Those of us who can’t pass are typically bullied from an early age, often before our peers even completely grasp what homosexuality is, and long before we ourselves fully understand our orientation. Some of us are forced by “concerned” parents into dangerous therapy conducted by disreputable practitioners or pastors – therapy meant to “fix” us, but that only manages to amplify an oppressive self-loathing from which we may never escape. Others of us are physically abused, molested, and/or kicked out of our homes, betrayed by the very people entrusted to love us. Many of us are so traumatized by our childhoods – childhoods where our only crime was not being able to hide who we were – that by the time we reach young adulthood, we’re leading lives so riddled with self-hatred that we’re on a path to our own destruction, engaging in compulsive or risky sexual practices, suffering from eating disorders, and abusing drugs and alcohol at an alarming rate. That is, if we’re fortunate enough to make it out alive: LGBTQ youth are 4-6 times more likely than their cishet counterparts to attempt suicide even as they do their best to hide their difference by not disclosing it to family and friends.


And that’s just what we face as kids.

If we have the privilege of surviving that, we can still anticipate ongoing street harassment, discrimination, sexual assault, police brutality, and violence aimed at us even in situations where we don’t openly “advertise” our gayness.

To be clear, these outcomes are the result of us being perceived as gay; for those of us who cannot effectively hide our orientation, any assertion that we can protect ourselves from this abuse is, pardon the colloquialism, disrespectful as fuck.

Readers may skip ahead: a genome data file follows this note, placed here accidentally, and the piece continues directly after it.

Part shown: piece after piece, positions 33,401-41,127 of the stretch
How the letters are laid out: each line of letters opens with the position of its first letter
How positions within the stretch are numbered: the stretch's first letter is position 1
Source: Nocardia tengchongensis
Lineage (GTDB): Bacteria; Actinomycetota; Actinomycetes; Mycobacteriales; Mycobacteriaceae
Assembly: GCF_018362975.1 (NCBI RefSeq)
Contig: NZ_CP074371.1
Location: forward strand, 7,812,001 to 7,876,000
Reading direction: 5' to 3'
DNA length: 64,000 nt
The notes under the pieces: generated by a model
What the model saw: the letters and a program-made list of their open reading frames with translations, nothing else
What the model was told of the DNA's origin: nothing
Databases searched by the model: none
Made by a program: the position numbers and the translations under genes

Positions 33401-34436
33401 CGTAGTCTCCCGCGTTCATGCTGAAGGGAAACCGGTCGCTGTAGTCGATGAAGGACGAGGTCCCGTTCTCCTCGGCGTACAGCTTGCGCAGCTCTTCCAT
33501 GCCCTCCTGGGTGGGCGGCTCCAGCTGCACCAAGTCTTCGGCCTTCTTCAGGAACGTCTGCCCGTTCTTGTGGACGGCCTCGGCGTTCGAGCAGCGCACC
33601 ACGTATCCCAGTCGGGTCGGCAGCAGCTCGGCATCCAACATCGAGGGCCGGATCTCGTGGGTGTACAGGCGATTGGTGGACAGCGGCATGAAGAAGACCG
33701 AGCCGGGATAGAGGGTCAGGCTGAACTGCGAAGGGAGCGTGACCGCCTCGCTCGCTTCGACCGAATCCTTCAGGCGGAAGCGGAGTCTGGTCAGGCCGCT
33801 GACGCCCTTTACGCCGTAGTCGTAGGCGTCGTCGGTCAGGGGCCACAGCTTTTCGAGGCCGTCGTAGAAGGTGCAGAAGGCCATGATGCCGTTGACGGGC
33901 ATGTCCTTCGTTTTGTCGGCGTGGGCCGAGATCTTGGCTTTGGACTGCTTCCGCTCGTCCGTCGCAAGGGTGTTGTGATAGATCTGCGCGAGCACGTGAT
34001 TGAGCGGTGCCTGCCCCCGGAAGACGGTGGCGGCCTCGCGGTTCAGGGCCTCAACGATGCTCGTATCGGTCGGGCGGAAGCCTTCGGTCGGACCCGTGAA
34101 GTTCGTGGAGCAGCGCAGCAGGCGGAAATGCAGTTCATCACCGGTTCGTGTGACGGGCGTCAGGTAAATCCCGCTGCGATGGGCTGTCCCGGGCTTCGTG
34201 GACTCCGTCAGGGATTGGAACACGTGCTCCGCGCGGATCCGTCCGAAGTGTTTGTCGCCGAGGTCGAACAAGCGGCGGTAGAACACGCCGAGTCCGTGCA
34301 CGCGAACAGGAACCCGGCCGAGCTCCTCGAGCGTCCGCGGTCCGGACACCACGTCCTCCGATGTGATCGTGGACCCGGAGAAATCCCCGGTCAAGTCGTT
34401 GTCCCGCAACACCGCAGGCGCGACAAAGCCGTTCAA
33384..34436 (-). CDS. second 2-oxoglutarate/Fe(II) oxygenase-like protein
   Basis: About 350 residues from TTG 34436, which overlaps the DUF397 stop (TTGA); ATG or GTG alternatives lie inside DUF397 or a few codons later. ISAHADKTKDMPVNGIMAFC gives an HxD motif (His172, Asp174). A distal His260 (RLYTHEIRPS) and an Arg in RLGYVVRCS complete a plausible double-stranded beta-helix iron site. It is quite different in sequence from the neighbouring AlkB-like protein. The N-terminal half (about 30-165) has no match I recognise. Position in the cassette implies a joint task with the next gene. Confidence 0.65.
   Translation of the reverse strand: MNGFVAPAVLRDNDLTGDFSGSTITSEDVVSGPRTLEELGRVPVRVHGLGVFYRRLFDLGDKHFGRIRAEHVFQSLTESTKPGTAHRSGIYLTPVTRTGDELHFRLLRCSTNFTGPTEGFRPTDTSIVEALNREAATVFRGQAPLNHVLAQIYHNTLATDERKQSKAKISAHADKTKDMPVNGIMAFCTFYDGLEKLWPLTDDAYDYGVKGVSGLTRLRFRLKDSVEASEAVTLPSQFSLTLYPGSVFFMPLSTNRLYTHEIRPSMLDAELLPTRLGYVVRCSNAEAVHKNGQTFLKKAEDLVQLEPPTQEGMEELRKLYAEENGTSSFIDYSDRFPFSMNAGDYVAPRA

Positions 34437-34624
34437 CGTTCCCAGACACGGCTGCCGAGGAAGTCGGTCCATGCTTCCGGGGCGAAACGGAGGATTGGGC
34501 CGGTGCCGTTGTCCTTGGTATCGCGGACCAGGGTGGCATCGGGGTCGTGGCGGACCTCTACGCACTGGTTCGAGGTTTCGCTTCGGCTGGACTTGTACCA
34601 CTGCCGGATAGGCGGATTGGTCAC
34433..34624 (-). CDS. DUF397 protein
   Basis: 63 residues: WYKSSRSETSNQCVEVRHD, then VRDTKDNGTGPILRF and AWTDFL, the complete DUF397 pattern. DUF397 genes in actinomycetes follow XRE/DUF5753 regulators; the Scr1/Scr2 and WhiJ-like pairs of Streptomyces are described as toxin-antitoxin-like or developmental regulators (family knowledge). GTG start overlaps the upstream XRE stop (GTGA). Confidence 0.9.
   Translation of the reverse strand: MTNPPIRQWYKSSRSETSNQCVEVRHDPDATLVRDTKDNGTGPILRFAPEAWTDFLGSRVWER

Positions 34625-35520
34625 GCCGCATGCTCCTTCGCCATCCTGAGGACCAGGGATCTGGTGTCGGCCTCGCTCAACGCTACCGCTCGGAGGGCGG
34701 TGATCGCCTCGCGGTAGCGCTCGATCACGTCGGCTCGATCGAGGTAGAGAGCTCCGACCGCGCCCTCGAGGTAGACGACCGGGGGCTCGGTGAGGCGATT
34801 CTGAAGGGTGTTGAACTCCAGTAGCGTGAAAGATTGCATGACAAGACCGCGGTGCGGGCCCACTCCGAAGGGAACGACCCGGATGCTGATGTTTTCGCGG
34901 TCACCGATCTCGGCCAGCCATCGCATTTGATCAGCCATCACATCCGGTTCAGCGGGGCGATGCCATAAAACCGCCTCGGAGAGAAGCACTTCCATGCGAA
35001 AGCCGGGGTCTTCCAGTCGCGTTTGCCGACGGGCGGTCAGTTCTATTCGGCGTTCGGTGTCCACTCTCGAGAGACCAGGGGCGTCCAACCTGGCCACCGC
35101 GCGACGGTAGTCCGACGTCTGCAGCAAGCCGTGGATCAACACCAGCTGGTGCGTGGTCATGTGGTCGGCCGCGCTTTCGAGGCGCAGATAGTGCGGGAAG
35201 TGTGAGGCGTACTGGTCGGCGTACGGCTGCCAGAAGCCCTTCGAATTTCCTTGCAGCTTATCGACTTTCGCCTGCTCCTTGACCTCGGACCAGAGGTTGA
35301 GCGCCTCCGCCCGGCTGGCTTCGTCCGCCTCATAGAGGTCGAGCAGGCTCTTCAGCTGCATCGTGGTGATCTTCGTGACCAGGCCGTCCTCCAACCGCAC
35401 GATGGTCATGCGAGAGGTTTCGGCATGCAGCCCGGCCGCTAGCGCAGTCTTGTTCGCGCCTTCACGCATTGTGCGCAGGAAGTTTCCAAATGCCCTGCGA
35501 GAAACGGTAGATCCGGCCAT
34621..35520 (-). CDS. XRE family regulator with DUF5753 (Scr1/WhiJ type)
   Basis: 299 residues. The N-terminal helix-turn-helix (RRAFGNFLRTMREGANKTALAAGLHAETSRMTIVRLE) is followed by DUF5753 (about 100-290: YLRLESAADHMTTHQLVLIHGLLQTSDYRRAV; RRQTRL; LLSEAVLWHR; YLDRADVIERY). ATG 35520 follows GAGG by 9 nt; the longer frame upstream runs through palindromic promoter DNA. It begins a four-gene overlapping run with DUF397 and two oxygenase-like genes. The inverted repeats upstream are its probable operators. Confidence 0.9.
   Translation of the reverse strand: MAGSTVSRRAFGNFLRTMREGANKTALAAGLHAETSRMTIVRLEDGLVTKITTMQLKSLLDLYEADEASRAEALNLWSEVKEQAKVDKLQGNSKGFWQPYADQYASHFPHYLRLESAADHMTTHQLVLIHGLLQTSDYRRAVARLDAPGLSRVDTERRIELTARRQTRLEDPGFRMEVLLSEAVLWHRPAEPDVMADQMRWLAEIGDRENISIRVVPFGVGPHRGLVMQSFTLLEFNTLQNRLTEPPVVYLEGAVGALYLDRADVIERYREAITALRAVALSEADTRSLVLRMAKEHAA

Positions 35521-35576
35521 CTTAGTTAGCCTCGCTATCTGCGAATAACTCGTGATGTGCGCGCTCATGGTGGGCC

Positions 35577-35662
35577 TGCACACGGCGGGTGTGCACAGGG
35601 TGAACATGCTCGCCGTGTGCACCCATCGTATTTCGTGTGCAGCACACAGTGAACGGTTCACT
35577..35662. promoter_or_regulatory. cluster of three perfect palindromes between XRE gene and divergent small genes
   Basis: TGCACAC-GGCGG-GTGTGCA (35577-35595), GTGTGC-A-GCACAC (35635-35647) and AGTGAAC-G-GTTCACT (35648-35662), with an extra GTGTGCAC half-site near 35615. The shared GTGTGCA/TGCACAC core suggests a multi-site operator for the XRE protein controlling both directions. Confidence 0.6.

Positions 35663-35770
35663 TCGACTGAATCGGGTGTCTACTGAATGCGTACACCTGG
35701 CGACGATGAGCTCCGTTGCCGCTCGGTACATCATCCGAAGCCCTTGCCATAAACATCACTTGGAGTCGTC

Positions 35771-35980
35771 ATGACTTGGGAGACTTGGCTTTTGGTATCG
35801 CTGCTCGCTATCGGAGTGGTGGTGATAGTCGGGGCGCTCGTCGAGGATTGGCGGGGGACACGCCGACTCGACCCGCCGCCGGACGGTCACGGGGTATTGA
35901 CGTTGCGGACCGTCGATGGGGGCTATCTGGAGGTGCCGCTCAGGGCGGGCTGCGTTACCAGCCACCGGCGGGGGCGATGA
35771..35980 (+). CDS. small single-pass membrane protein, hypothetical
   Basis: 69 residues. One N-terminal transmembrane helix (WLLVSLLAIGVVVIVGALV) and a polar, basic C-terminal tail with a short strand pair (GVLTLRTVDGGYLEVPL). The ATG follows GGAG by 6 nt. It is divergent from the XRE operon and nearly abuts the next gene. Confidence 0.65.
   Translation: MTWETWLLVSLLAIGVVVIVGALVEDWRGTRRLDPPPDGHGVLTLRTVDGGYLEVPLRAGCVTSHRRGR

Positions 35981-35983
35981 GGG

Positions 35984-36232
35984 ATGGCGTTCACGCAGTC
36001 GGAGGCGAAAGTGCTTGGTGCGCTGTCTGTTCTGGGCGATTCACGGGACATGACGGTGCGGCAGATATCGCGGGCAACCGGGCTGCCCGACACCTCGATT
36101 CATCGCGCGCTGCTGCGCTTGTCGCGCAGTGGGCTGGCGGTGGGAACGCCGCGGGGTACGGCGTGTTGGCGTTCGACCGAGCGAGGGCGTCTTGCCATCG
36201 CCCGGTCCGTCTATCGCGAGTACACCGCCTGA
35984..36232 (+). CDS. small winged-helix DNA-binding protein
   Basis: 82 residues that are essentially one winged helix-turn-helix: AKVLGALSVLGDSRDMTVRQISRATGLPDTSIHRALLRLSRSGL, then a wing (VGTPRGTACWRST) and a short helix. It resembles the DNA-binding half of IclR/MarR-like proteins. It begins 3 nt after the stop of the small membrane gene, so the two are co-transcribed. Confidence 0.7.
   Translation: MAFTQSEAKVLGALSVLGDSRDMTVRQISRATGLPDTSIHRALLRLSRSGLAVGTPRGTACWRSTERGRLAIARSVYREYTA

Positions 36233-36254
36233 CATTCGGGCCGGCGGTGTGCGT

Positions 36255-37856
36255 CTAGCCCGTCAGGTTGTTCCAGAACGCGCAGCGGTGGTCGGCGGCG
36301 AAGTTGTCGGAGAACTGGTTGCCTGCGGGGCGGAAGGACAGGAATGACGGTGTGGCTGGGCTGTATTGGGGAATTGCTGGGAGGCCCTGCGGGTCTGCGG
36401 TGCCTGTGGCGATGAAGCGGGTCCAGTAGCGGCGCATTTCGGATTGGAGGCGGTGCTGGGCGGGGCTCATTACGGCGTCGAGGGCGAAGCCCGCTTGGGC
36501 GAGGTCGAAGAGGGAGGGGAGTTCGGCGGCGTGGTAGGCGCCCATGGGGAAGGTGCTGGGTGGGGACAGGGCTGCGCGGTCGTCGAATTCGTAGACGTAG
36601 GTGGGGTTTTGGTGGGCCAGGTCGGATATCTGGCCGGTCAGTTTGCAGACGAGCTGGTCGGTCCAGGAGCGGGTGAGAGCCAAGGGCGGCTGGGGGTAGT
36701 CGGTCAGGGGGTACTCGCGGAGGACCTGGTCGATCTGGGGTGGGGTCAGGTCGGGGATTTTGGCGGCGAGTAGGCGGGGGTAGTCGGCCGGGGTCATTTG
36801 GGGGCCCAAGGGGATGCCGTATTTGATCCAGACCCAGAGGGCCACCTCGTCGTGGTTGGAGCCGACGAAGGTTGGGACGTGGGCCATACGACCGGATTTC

So, when I – and I imagine many of my white gay male counterparts – read that paragraph, you’re going to have to excuse us if we momentarily disengage from your broader points to ask, “what the hell just happened?” Because if I’m going to be real with you, when I hit that part of your piece, I felt like I’d just been sucker punched: I was “Yes, Yes, Yes’ing” along with you the entire time, and then bam - that just came out of left field. It instantly foregrounded a lifetime’s worth of bullshit I’ve heard about me and those like me from people who know nothing of our lived experiences. And, I’ll admit, in that moment it would have been very easy for every other valid point you made to be completely lost.

Luckily for me – and I mean that sincerely because I think your message has value – your points weren’t lost on me and I truly hope they’re not lost on others. I still agree with much of what you said, but, if I’m being honest, I couldn’t bring myself to share your piece, I didn’t give it the thumbs up when it started making the rounds on social media, and it made me stew a little … okay, maybe more than a little. But that’s why I’m writing this note today: you have a great, insightful voice and one I hope to hear a lot more of in the future – just maybe with a slightly more nuanced understanding of our reality should you engage with us again. I hope you’ll take this message in the same open spirit I took yours and that we can all continue on the path to greater understanding of each other.

Love and peace,

- Tina

* As I use the phrases masculine-presenting and gender conformance/gender non-conformance frequently throughout this message, I think it’s important I clarify that these should not be understood as theater – as some presentation one chooses from in the morning prior to going out in the world. The best analogue I can come up with is Butler’s concept of performativity. Also, any references to masculine and feminine are intended to be representative of traditional, commonplace understandings of those concepts/behaviors (you know the ones I’m talking about) rather than any beliefs I hold about what is actually masculine or feminine — or even their very existence. Lastly, I understand there are a number of straight men who are also not masculine-presenting – I can’t really speak to their experience, and since your message wasn’t addressed to them, I thought it best not to muddy the waters by attempting to speculate.